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St. Pete Downtown Partnership celebrates the Vinoy

Joe Hamilton



The Vinoy. Photo provided.

About five years ago Bryan Glazer read in an article that the Vinoy might be for sale. He immediately called his friend and hotel investment guru Lou Plasencia. “What’s the story on the Vinoy?” he asked. Plasencia laughed, and less than a month later the Vinoy belonged to Bryan and his wife Shanna. The iconic resort hotel was never publicly listed on the market. 

The Glazers, and the hotel’s general manager Vanessa Williams, were the featured guests at Wednesday’s St Pete Downtown Partnership luncheon. 

The Glazers, who will celebrate eight years together in a few days, said they took on the project out of passion for what the Vinoy already meant to the community, as well as what it could become. Shanna said their investment in the hotel was a “no brainer,” while Bryan noted it was one of the only acquisitions they’ve made personally, outside of the family’s First Allied Corporation. “It’s a generational project,” he added, smiling: “We have two young children, 6 and 5, and in a couple years you’ll be seeing them working at the pool and working at the front desk. We’re here for the long term.” 

Downtown Partnership leader Jason Mathis, the event’s host, asked about the vision for the bayfront landmark. Bryan Glazer answered that “from the start, the first thing we said is we want it to be a five-star resort.” But he and Shanna made sure that despite the massive renovations, “when you walk into the hotel, it still feels like the Vinoy.” 

The Glazers were meticulous in the decisions they made and the people they hired. Still the nearly 100-year-old structure held some surprises. Removing the front staircase leading up to the porch revealed a secret room under the stairs. “The room,” Shanna noted, “had no access points for it so we can only speculate what it was used for.”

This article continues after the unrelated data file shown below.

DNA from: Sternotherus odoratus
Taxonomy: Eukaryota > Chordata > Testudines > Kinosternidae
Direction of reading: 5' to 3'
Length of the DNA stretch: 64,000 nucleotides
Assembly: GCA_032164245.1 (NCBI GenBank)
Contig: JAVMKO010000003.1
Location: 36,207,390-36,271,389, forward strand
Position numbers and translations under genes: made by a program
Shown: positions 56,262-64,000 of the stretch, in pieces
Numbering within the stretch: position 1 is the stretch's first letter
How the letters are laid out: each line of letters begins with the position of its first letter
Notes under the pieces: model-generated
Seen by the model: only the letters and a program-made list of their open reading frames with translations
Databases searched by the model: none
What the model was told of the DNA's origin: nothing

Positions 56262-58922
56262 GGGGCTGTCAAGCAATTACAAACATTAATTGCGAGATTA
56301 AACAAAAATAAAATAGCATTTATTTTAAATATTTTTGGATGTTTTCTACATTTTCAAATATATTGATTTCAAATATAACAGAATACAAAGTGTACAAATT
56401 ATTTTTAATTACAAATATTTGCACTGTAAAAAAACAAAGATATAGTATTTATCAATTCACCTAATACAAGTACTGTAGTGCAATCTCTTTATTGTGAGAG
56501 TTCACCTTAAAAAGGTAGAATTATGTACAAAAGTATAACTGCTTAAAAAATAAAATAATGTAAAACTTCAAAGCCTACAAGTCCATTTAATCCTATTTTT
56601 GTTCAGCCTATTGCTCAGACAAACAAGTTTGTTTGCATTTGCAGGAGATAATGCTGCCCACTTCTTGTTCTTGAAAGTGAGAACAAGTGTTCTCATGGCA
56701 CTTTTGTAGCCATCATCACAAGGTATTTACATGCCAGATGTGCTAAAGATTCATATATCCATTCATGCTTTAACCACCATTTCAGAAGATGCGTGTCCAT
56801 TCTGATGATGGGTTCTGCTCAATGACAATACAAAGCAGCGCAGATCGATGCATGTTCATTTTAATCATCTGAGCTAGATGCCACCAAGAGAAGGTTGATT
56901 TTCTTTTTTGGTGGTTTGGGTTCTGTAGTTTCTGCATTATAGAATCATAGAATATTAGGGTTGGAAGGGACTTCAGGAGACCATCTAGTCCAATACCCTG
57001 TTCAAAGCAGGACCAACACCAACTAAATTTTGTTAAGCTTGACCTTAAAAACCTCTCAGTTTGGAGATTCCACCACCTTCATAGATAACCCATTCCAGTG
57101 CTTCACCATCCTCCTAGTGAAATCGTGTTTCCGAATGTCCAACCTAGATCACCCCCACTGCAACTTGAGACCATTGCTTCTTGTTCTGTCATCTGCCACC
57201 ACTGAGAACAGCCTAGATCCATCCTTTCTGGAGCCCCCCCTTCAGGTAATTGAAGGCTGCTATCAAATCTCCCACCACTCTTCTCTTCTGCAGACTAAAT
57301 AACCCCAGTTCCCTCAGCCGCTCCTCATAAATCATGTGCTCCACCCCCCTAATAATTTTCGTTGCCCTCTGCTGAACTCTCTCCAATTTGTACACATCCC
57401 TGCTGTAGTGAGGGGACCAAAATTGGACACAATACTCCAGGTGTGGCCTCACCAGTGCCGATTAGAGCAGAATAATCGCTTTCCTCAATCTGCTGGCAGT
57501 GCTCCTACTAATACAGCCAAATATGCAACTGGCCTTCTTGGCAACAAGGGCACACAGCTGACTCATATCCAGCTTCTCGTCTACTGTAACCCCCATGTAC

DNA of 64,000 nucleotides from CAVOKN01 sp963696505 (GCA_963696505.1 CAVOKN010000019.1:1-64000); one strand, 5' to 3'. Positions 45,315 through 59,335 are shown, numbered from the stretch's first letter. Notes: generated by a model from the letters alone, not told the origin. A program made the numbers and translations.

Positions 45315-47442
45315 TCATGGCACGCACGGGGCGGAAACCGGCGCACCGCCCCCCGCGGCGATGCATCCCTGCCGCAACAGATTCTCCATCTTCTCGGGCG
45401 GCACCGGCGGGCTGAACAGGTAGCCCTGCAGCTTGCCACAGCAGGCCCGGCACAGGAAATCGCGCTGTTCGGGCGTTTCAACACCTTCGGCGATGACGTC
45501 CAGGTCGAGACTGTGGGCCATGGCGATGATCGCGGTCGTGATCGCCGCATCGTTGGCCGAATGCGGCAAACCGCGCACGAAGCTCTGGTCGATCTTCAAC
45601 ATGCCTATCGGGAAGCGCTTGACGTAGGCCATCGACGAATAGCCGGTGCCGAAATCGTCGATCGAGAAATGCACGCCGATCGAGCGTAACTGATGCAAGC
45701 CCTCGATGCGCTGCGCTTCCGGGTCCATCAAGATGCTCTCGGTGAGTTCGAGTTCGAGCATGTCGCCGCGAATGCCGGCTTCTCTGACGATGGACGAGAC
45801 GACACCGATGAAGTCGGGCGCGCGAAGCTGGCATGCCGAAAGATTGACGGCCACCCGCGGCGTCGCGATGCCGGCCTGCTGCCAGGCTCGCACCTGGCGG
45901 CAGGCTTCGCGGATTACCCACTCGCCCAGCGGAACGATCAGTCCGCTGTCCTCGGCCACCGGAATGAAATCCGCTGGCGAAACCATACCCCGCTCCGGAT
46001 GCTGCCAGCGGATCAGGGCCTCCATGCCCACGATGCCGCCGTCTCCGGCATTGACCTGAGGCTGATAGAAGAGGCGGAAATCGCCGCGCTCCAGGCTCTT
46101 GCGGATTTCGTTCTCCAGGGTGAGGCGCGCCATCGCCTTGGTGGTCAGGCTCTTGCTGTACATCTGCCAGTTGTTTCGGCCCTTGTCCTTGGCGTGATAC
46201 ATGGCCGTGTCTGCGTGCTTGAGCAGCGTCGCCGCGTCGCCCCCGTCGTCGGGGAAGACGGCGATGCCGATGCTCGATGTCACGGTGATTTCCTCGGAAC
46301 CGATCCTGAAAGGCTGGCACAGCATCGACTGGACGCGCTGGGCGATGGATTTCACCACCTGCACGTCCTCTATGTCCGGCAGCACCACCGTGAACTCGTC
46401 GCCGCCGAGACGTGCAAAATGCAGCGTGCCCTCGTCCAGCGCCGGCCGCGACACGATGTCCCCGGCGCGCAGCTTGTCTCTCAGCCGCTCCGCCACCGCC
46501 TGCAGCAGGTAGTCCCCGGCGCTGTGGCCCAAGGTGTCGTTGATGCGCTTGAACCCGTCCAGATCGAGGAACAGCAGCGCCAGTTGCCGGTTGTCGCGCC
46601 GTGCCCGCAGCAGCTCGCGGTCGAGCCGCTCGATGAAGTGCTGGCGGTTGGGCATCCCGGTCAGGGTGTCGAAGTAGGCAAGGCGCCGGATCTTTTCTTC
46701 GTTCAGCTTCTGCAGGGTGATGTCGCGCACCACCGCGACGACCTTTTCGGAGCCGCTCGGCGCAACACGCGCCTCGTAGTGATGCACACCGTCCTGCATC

In addition to the physical changes, the resort is getting a refreshed brand. The team chose to switch its Marriott sub-brand from Renaissance to the Autograph Collection. GM Williams said the choice was made because “The Vinoy brand stands on its own,” and The Autograph Collection hotels are all properties with individually strong brands that don’t rely on the Marriott name to thrive.  

“We always talk about the Vinoy being a front door to the community,” Bryan Glazer added. “Well, this is still a secret, St Petersburg proper.” He believes downtown has only reached a small fraction of its growth potential and that visitors will soon visit the area just as much for the downtown as for the beaches. 

The trio shared a few points on what the future holds for the Vinoy. 

  • They’ve taken core samples of the concrete to determine the original color of the hotel. It will remain pink, though the shade of pink may change slightly when it’s time to repaint. 
  • The members continue to be a priority and the Vinoy Club is also getting a rebrand. 
  • When queried by Raymond James Senior Vice President (and tennis ace) Jeff Hearn, Bryan Glazer reassured him that “Tennis is an important part of this hotel” but …
  • “We aren’t yet sure how the back of the property will change,” adding that with the advent of “Uber and Lyft, the need for parking has been taken down, even for events.” Thus the original plans for a new parking structure may not be the right way forward. 
  • The Glazers called the latest renovations just the first phase of a multiphase project. Next up, the famed Marchand’s restaurant.

One of the longest-standing hotels in St. Petersburg, the Vinoy will celebrate its centennial in 2025. Work began on what was to be known as the Vinoy Park Hotel in 1923. For a walk through its celebrated history, here’s our Vintage St. Pete story originally published in 2021. 


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1 Comment

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    Barbara Eastwood Rivera

    April 23, 2023at11:26 am

    Please put rocking chairs back on the front porch. We drove through the horseshoe entrance and I did not see rockers on the porch; there were what appeared to be stationary chairs. Keep the historical musts like those rockers, please.

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